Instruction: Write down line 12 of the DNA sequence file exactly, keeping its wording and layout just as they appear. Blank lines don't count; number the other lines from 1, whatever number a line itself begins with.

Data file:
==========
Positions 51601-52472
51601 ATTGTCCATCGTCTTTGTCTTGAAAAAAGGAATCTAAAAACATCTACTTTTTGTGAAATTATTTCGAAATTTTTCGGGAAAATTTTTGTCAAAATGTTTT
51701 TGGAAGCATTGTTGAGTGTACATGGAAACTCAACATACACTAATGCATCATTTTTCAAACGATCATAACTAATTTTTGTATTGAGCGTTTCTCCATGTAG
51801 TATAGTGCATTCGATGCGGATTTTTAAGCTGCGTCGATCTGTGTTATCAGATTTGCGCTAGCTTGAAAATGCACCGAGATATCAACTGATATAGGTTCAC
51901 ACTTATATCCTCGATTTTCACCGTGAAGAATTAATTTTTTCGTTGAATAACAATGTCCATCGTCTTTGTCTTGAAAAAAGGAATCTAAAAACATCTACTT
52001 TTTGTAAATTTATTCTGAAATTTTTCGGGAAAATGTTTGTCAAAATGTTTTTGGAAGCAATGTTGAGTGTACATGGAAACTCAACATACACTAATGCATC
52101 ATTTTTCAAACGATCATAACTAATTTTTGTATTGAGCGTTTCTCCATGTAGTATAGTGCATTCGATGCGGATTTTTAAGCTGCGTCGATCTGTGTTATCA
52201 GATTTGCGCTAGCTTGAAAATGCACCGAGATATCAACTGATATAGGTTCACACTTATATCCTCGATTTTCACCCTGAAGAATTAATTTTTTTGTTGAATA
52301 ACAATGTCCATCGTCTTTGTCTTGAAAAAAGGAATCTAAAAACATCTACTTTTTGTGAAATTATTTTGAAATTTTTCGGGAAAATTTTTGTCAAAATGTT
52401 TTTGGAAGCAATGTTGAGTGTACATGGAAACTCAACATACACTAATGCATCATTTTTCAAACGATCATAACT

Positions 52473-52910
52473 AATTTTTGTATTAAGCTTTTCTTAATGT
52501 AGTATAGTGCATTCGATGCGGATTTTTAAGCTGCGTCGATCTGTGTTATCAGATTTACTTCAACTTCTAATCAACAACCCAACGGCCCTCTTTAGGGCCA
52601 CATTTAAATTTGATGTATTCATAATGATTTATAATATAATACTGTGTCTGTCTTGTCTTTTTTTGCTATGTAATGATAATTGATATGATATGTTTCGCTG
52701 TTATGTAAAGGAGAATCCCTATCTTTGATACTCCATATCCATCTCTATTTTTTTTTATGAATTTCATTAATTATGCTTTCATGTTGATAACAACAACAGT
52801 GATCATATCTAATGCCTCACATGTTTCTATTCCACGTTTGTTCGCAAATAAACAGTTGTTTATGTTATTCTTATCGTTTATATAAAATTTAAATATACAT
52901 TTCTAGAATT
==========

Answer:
52473 AATTTTTGTATTAAGCTTTTCTTAATGT